2016-03-19 My most interesting mistakes so far

First, a disclaimer of sorts: you might think that I’m blogging like crazy in the hope of winning through sheer volume of posts. Nothing like that. It’s just that I learned a lot, and I wanted to share these things. It makes so much more sense to blog without a week’s delay about what I achieved, especially if I’m swelling with pride;-). (In fact, this very post was mostly written between Wednesday and Friday, and the only reason I didn’t post it yesterday was that I forgot to do it at first, and then suddenly it was too late and I was going to bed.) Do not expect more than 2-3 posts per week on average, even if there are short peaks of two-three posts in a row. I have a life, I have a family, I have a job, and I even have other writing projects.

OK, now back to our normal schedule.

Last time, what I wrote was a bit of a stream of consciousness. As I promised then, I’m going to be a bit more technical today. I mentioned that my app is currently “working” (i.e., it doesn’t crash, and it sometimes draws something), but that was not always the case. The errors I have made were many, but let me share the top three (and a few honorable mentions).

The first runner-up is the fact that I used an ArrayList of objects of type TurtleLine (which were badly named – they are in fact segments) to remember the drawing. Since apparently I have to be able to redraw the whole thing in DrawingView.onDraw, I had to abandon the hope that I’d be able to draw each segment while the turtle moves and promptly forget about it. Turns out, an ArrayList is trivial to use and iterate over – though for some strange reason the thing that iterates over its values is called for and not map or similar. I know, I know, but I couldn’t resist;-).

It seemed a good idea on paper: each turtle movement is recorded (as a line segment), then onDraw draws all these lines and it looks good. Except that it doesn’t – I should have drawn a single line consisting of many segments and not a sequence of one-segment lines. (Can you think of a reason? If not, compare these two diagrams! I guess I could have also mitigated this problem by changing the line ending style, but thiat would be a hack.)


The second honorable mention is definitely the fact that I messed up analytical geometry. While I feel excused that I didn’t know where the origin was (hint: it’s in the top-left corner, how weird), once I learned that I should have known how to turn left and right, not in the opposite direction… (And that Math.sin and Math.cos want radians, not degrees.) Never mind, that was a bit embarrassing, but easy to fix.

OK, so let’s get to the medalists.

Number three is the initialization (again!): while I did remember to initialize the Turtle object this time, setting its position to (0,0) was not my brightest idea ever. I quickly changed that to (getWidth()/2,getHeight()/2).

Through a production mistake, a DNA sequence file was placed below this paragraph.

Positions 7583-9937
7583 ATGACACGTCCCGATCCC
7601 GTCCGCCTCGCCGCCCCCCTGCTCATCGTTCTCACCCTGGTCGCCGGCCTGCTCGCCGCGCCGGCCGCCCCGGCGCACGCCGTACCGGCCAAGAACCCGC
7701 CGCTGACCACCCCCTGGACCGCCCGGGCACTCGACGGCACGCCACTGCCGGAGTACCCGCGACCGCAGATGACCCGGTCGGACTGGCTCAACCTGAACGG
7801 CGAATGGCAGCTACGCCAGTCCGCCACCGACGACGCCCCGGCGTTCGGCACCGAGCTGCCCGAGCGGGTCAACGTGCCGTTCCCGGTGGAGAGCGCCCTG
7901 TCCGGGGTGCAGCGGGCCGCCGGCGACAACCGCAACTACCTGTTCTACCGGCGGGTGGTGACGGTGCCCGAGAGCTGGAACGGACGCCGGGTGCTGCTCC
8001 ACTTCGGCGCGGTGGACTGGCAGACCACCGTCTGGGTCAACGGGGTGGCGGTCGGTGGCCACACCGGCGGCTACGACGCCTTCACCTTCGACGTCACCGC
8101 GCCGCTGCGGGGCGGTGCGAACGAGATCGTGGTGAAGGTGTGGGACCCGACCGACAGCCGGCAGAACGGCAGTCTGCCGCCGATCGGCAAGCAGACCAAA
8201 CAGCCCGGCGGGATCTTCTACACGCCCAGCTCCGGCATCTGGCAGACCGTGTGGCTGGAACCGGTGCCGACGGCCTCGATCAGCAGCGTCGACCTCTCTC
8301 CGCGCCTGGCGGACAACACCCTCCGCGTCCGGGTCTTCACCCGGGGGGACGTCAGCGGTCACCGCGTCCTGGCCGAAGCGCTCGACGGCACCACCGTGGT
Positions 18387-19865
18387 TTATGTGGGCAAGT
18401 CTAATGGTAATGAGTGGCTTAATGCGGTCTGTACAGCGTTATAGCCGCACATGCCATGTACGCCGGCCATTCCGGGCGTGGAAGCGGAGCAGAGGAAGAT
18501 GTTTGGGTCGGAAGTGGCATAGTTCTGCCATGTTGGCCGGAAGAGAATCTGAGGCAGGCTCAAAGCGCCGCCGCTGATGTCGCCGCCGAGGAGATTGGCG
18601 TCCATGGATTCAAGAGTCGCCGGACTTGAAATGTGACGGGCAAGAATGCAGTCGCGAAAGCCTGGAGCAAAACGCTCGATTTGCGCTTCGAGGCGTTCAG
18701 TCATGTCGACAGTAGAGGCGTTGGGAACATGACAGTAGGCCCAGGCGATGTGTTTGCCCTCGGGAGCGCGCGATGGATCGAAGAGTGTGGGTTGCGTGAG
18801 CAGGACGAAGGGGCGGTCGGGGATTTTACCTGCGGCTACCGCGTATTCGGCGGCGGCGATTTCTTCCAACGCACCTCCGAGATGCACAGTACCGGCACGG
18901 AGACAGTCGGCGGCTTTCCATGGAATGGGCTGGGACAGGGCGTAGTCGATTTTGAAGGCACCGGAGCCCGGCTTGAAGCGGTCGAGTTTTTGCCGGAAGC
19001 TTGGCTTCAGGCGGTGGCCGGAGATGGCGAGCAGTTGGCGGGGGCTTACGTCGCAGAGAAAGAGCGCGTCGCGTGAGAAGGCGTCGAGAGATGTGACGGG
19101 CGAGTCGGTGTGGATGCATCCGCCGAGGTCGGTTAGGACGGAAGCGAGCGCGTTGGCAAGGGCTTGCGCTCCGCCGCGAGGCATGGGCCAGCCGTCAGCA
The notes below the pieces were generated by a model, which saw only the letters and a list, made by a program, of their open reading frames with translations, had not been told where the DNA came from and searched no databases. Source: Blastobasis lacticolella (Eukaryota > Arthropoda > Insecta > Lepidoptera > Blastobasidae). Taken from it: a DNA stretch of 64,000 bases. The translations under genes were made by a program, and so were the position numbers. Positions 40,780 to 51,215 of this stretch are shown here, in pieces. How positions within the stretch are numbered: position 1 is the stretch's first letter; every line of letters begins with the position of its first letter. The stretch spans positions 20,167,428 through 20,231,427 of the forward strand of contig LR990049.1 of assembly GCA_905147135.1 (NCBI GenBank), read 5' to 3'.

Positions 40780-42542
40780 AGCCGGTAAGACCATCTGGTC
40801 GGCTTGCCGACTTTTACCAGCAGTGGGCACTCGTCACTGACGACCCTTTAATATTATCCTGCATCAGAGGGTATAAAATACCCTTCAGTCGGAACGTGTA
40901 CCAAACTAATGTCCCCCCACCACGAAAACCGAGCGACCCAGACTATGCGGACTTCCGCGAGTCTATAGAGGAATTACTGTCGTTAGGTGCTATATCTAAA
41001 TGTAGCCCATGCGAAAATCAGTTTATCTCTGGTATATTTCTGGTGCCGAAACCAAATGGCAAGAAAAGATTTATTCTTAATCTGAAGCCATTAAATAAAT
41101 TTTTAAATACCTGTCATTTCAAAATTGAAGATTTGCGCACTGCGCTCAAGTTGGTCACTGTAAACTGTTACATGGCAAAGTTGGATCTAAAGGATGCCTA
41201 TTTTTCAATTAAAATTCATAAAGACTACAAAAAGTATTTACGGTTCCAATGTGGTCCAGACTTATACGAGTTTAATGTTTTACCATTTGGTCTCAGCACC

Number two is connected with number three: my fix didn’t work. This in fact I do not blame myself for: it is not obvious (though not especially surprising, either) that the width and height of a view are not yet known at the moment its constructor gets called. My temporary and ugly fix was to hardcode them as numbers (until I put out the other fires).

I googled a bit, and it turned out that this is indeed not trivial and quite subtle. I found a solution, and I’ll see whether it works. If not, I can always initialize the turtle’s position to a sentinel value of (NaN,NaN) and fix it right before the first movement. Ugly hack, but should work.

Number one is in fact rather subtle, and I should have thought about it earlier. The only thing that redeems me is that once I put in the debugging statements, and looked at the LogCat, the problem was almost instantly clear to me.

Here is what I had. I defined the classes TurtlePoint (representing a point on the plane), TurtleLine (representing a segment, i.e., a pair of points), and DrawingView (as the descendant of ImageView, owning a Turtle and drawing its trails in onDraw). And this is a small part of the drawing routine:

TurtlePoint oldpos = drawingView.turtle.getPosition();
TurtlePoint newpos = drawingView.turtle.goForward(100);

This seemed correct – drawingView.turtle.getPosition() returned the turtle’s position, goForward was defined to return its position after the movement (forget about the magical constant 100 for now, I’ll make it configurable later!), so everything should be fine, no?

Well no. Remember, these functions return objects. And that means references to objects (pointers, if you will). So all that gets remembered somewhere in the depths of DrawingView is the reference to the object holding the current turtle’s position! In other words, all the lines actually drawn connect the turtle’s current position with itself. No wonder I didn’t see anything on the screen… And here’s the correct version, which creates new points as it goes:

TurtlePoint oldpos = new TurtlePoint(drawingView.turtle.getPosition());
TurtlePoint newpos = new TurtlePoint(drawingView.turtle.goForward(100));

(As you can see, today’s episode was brought to you by the letter “I”, as in “Initialization”.)

OK, enough for today. There are quite a few more things I’d like to write about, but they’ll have to wait a bit.

CategoryEnglish, CategoryBlog, CategoryMakeYourselfKnown